Are there specific parties to this lawsuit or are you taking it for granted that every Hindu in America wants to be part of this lawsuit?
This is how class action lawsuits work. I just had a class action going against Boeing on behalf of Asian Americans. I had a certain number of clients signed up. Then you file the lawsuit.
So how many clients have you signed up?
From every state in the union I have clients signed up. I can't even count. I'll tell you a large number of clients.
Can you give me a number? Is it 100, is it below 100?
Signing up, you mean the people, there are two things. If you file individual claims you have each client for each single claim. In class actions, you have a class representative. So in the pleading in the court, one person will represent a whole class. So if you ask me how many people are in this lawsuit, there are only three at this time, which means two Hindus representing the class of 1 million people and one non-Hindu vegetarian representing a class of 15 million people.
How much are you seeking in this lawsuit?
You know the damages I'm seeking ... I'm seeking damages as well as punitive damages, and sometimes the damages are for each violation so that is the business of experts and after discovery. But I can tell you that generally it will be in the hundreds of millions of dollars.
And if everything goes positively in the case, who will get that money? Will it be the three plaintiffs or...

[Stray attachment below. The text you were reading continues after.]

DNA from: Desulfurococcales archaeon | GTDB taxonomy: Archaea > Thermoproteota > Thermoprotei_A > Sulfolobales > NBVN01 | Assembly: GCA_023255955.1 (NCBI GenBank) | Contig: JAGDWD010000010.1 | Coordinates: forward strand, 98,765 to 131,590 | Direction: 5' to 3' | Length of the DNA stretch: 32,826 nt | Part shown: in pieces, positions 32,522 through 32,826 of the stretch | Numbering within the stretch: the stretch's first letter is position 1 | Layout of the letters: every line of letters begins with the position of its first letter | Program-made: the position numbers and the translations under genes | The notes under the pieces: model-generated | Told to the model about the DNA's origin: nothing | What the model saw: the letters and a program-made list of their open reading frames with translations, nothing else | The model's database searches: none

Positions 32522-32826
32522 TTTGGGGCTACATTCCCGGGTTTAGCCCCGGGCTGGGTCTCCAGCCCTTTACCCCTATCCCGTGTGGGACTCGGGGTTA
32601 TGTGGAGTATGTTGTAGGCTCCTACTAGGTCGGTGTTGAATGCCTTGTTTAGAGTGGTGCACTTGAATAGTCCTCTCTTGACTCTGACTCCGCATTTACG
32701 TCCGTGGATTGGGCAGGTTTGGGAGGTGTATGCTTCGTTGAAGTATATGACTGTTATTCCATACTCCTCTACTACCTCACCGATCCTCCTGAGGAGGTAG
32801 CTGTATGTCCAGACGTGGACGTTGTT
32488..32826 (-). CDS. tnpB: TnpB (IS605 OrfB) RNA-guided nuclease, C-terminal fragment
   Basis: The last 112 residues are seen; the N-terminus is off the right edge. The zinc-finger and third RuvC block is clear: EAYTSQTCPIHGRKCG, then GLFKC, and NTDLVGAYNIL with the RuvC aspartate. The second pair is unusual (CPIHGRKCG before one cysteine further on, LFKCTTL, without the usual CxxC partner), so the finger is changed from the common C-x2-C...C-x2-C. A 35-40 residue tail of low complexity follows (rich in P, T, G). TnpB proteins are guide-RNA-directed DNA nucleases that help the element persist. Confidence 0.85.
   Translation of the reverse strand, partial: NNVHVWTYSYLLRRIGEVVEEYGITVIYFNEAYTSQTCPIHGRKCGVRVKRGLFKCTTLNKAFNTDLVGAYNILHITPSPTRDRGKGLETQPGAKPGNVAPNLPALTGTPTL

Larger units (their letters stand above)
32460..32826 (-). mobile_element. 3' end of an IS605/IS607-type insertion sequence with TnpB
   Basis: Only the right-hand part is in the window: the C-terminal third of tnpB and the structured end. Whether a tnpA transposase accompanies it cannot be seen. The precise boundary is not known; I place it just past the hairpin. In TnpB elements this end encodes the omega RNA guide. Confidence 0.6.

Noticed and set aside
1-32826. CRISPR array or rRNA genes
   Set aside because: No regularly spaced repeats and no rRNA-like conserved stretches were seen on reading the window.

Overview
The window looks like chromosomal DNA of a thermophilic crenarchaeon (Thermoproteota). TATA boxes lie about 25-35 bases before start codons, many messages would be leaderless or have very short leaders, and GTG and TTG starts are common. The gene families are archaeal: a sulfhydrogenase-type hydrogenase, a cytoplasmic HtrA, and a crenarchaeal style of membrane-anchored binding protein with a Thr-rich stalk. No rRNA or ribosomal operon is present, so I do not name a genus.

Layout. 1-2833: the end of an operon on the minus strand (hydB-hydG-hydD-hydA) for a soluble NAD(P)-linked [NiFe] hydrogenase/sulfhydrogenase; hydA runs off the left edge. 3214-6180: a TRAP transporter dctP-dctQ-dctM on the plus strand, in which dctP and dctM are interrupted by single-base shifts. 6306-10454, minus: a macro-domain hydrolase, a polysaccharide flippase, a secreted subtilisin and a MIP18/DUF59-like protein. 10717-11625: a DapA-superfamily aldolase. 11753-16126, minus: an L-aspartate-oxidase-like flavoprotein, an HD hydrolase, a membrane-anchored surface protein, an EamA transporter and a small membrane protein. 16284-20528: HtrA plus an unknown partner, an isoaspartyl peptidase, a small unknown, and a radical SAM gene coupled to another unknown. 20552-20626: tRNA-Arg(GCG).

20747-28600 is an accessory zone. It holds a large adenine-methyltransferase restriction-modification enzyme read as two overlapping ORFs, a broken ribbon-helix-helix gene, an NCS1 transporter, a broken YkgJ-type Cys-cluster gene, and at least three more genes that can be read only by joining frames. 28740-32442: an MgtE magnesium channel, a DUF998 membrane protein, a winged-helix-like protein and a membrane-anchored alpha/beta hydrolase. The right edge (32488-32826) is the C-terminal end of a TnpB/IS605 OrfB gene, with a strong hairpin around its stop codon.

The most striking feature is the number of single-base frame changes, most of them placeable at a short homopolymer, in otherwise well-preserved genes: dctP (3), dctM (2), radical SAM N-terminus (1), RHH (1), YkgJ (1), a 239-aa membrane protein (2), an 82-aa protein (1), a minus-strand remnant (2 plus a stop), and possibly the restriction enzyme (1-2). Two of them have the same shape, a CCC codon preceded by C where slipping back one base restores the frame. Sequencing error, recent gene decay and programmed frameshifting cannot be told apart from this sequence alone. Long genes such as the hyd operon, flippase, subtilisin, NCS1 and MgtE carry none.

Every class member will get that money.
So does that mean the 1 million Hindus and the 15 million non-Hindus ...
Or does it mean the three people?
Which does it mean?
All of them. Class means all of them.
I still don't understand how this works. So if you win, you'll send a check to every Hindu in America?
Yes, that is how it done. You need to study up how class action lawsuits are done. It is a process of informing people. First you determine who the class members are. And when the damages are received from the defendant, then you notify the class members and they are distributed under court supervision.
So how many class members have signed up so far?
You still don't get the point here. You need to read up on what class action lawsuits are.
I am a reporter, not a lawyer, that's why I'm trying to clarify this with you.
I am representing a whole class of people, which means I am representing 16 million. Hold on for just one minute (answers a call on his cell phone). Thanks for holding. My cab is coming soon. I am being interviewed by CNN. So where it is, from the point of view of legally, if I only sign up 3 people, that is all...
And you've only signed up three people so far?
No, no. That is not true. I have signed several dozen people. What I'm saying is I don't need more than three people. You need only class representatives. For other purposes I may be signing up more for purposes of evidentiary, but I don't need more than three. There is a difference for requirement, so I may be signing up more, but legally the three can take care of it for the whole 16 million.
First, you told me three people and now you are telling me dozens of people?
Three people are in the lawsuit. They are called class representatives. So there is a difference between class representatives and other stuff. Now, I have a cab waiting, I need to...
So three class representatives and dozens of what?
Dozens of signed up clients.
But these clients, are they party to the class action lawsuit?
They are my clients. Yes, they have to be party, but there are not in the pleading.
I just want to confirm one thing with you before you go, did you say that any award that is given to you by McDonald's...
I'll call you back on that.
...will be divided between the three people and dozens of other ...
(Silence. Bharti hangs up.)